Thursday 21 May 2020

The great wine gambles

I am not a gambling man. Or rather, I didn’t think that I was.

I spotted this extraordinary wine ad just the other day. The gist of it is that you can buy a case of wine which has come from one of eight named wineries, whose wines sell for up to £300 a bottle – but they won’t tell you which one.

It’s as if someone was selling a leather bag, and said that it’s made by either Pugh, Pugh, Barney McGrew, Cuthbert, Dibble… or Gucci.

What kind of purchasing roulette is this meant to be? At what point did guesswork enter the already challenging business of buying wine? And what other £89 purchase would you make on this sort of basis?

At least they’ve got the decency to admit in the caption that the wine is not from the £300-a-bottle winery. Because the wine-drinking gamblers out there might just have thought that their luck was in. And there are a lot of them, because as we know, one is born every minute.

Before now I always thought the most absurd gambles in wine buying were those ‘mystery cases’. The ones where you don’t know what you’re going to get, but it’ll be a bargain, honestly. The word “probably” is often judiciously applied, as in “They will all be quality wines and there will probably be some proper gems in there…” They won’t tell you what’s in the case – it's an "adventure" – but you’ll save money on what they would have charged if they could have sold them by name. Which presumably they couldn’t.

There’s a reason why merchants have to get rid of unwanted wine – nobody wants it. Call me cynical, but the only ‘mystery’ likely to be resolved by one of these cases is how to fob off unwanted wine.

(At least two retailers recently came up with a different story; they said that they had assembled their mystery cases because of “damaged labels”, which meant they couldn’t sell the bottles in store. “Do hurry,” one of them encouraged customers, “only 400 mystery cases are available.” That’s 4,800 bottles which accidentally had their labels damaged. Clumsy or what?)

Perhaps the wine merchants have got it right, and other retailers should learn from them. The next time I enter a bookshop, perhaps I will see a table of wrapped books. “They’re by one of eight authors,” the shopkeeper will say. “We can’t tell you which one. Alright, not Hilary Mantel. But their books normally sell for at least £19.99. Yours for a tenner.”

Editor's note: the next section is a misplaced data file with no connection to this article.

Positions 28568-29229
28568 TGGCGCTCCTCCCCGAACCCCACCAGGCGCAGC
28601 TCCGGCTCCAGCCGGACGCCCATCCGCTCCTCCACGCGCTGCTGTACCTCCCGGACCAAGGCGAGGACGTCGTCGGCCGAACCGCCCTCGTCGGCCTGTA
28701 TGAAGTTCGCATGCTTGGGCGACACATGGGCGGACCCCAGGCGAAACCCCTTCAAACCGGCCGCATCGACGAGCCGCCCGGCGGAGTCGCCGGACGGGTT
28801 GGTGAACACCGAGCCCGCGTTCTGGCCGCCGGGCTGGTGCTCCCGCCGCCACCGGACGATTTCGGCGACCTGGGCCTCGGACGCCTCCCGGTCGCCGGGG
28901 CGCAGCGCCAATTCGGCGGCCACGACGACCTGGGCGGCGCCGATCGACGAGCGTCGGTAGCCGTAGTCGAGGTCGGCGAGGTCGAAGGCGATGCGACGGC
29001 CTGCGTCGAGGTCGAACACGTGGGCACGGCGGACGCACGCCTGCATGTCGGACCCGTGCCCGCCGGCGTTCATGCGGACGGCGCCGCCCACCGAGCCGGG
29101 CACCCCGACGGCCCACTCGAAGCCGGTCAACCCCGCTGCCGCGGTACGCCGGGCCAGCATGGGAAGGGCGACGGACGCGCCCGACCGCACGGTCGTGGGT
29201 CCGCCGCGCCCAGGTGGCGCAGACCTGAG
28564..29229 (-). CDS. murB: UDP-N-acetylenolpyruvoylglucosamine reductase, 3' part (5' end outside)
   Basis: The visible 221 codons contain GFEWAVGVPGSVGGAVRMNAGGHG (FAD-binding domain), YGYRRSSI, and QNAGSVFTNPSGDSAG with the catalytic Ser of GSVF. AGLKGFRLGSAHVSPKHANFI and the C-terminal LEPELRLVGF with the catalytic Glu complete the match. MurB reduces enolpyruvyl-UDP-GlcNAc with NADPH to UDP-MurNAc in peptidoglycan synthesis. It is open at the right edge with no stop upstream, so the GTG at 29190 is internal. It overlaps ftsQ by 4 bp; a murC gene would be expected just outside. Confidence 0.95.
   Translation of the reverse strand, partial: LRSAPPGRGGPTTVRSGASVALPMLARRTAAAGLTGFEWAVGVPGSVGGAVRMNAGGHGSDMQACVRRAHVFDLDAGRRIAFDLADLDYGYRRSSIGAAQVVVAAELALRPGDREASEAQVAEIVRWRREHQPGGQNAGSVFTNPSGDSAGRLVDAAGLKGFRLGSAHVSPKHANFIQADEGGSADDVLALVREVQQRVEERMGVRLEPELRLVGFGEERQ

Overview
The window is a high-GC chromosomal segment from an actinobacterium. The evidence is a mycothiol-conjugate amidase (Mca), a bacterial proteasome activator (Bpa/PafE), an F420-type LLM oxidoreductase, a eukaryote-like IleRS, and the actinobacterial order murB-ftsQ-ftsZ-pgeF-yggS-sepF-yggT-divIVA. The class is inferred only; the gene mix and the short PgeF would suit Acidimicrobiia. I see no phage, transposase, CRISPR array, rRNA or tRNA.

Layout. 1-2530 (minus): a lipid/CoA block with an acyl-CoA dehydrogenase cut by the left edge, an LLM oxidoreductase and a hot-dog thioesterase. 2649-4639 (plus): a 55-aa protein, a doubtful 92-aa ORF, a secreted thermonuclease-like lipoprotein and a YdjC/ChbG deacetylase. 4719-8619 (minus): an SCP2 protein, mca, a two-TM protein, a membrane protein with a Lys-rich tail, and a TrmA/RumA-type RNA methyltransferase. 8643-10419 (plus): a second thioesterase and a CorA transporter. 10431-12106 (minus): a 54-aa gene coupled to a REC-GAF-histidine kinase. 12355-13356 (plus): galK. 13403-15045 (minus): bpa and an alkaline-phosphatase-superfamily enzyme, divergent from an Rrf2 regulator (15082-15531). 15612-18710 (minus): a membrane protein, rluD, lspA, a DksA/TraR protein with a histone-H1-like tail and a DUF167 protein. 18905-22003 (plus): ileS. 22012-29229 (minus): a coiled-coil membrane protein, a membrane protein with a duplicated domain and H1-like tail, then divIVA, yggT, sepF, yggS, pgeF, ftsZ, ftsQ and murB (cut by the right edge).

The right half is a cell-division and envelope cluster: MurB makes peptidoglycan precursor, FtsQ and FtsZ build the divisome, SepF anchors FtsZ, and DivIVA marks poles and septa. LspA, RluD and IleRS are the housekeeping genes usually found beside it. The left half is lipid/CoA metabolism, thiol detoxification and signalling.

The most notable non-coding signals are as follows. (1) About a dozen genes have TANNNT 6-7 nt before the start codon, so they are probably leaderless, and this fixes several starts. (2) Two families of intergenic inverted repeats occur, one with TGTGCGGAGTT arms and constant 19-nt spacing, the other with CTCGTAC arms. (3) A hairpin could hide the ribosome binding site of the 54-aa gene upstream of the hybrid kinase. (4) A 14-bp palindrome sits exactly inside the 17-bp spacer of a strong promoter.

And then I started thinking about the other gambles we take as wine drinkers. The age of a wine, for instance, which could indicate that it’s ready for drinking, somewhere near its best, past its prime, or bloody hell that’s awful.

You take that chance, don’t you, when you open the bottle you stuck away to “mature”. You gamble on the prospect of the upside. So it’s not like those sausages you discover in a corner of the freezer, because you know with frozen sausages that you can no longer trust their date; they’re never going to taste better than the day they went in; and if you’ve left them too long to, er, mature, they might actually poison you.

No, you believe with wine that it might actually have got better. And some of it will. Perhaps. To improve your chances you’ve scoured the vintage charts like someone studying form in the Racing Post. With a similar ambition of improving your odds.

Then there’s the whole matter of price. I often end up waiting for a supermarket to offer 25% off six or more bottles, only to find that the wine I want has disappeared from the shelves (in another of those retailing “mysteries”). Frankly I’d rather have had a couple of bottles at full price than no bottles at all. My fault for gambling.

And the issue of health and wine seems to be a constant gamble. Is it going to benefit my heart, or damage my liver? Help me lose weight, or put it on? If I ignore the government’s alcohol guidelines, will my body explode, or will I just have a much more enjoyable evening?

Finally of course, the ultimate wine gamble – will it be corked? Read all you like, take all the advice you want, but you won’t know until you open the bottle. Roll me and call me the tumblin' dice.

So the whole wine thing is one enormous gamble. And with higher stakes than I would ever consider wagering in any other way.

Is there anything to be said in favour of all of this? Perhaps just one. That feeling of pleasure you get on first sipping a wine which tastes great. Is it partly the feeling of satisfaction at beating the odds?



  1. I have to admit I once bought a "Northern Stars" mixed case from the Wine Society when they reorganised their cellars on building a new facility. They were all aged fantastic Cornas, Cote Rotie and Crozes Hermitage and led me on a wonderful ongoing voyage of discovery. I have never looked back.

    1. I never think of The Wine Society as a "retailer" as such – I trust them in a way I trust few other wine "providers". PK


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